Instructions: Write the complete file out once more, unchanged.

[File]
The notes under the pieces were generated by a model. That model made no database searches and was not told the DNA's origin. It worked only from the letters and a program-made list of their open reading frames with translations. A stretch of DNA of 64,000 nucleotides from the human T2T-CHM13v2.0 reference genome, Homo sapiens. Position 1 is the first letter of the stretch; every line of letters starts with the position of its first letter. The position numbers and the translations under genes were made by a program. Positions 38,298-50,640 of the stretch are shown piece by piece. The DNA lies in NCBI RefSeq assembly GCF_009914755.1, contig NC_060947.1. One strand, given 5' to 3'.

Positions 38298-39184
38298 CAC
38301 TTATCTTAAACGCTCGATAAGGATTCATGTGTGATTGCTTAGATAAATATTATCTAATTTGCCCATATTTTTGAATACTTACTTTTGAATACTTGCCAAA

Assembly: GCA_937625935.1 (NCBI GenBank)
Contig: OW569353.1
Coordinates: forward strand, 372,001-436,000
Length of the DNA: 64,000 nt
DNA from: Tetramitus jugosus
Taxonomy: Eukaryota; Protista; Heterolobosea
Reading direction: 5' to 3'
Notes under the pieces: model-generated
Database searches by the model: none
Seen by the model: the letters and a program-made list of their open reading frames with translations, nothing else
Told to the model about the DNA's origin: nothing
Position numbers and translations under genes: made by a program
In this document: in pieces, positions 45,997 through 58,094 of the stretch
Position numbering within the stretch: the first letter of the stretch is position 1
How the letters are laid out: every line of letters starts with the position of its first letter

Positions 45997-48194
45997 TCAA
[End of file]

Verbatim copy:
The notes under the pieces were generated by a model. That model made no database searches and was not told the DNA's origin. It worked only from the letters and a program-made list of their open reading frames with translations. A stretch of DNA of 64,000 nucleotides from the human T2T-CHM13v2.0 reference genome, Homo sapiens. Position 1 is the first letter of the stretch; every line of letters starts with the position of its first letter. The position numbers and the translations under genes were made by a program. Positions 38,298-50,640 of the stretch are shown piece by piece. The DNA lies in NCBI RefSeq assembly GCF_009914755.1, contig NC_060947.1. One strand, given 5' to 3'.

Positions 38298-39184
38298 CAC
38301 TTATCTTAAACGCTCGATAAGGATTCATGTGTGATTGCTTAGATAAATATTATCTAATTTGCCCATATTTTTGAATACTTACTTTTGAATACTTGCCAAA

Assembly: GCA_937625935.1 (NCBI GenBank)
Contig: OW569353.1
Coordinates: forward strand, 372,001-436,000
Length of the DNA: 64,000 nt
DNA from: Tetramitus jugosus
Taxonomy: Eukaryota; Protista; Heterolobosea
Reading direction: 5' to 3'
Notes under the pieces: model-generated
Database searches by the model: none
Seen by the model: the letters and a program-made list of their open reading frames with translations, nothing else
Told to the model about the DNA's origin: nothing
Position numbers and translations under genes: made by a program
In this document: in pieces, positions 45,997 through 58,094 of the stretch
Position numbering within the stretch: the first letter of the stretch is position 1
How the letters are laid out: every line of letters starts with the position of its first letter

Positions 45997-48194
45997 TCAA